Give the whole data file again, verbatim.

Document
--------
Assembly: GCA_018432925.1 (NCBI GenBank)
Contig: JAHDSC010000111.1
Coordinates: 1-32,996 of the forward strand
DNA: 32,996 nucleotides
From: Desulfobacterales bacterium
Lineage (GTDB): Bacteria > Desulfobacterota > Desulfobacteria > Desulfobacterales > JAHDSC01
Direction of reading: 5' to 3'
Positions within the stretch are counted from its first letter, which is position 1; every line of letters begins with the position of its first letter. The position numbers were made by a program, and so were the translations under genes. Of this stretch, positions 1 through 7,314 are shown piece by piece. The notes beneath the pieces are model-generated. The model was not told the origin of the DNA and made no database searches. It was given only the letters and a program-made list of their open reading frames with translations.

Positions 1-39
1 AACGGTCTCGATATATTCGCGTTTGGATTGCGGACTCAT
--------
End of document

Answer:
Assembly: GCA_018432925.1 (NCBI GenBank)
Contig: JAHDSC010000111.1
Coordinates: 1-32,996 of the forward strand
DNA: 32,996 nucleotides
From: Desulfobacterales bacterium
Lineage (GTDB): Bacteria > Desulfobacterota > Desulfobacteria > Desulfobacterales > JAHDSC01
Direction of reading: 5' to 3'
Positions within the stretch are counted from its first letter, which is position 1; every line of letters begins with the position of its first letter. The position numbers were made by a program, and so were the translations under genes. Of this stretch, positions 1 through 7,314 are shown piece by piece. The notes beneath the pieces are model-generated. The model was not told the origin of the DNA and made no database searches. It was given only the letters and a program-made list of their open reading frames with translations.

Positions 1-39
1 AACGGTCTCGATATATTCGCGTTTGGATTGCGGACTCAT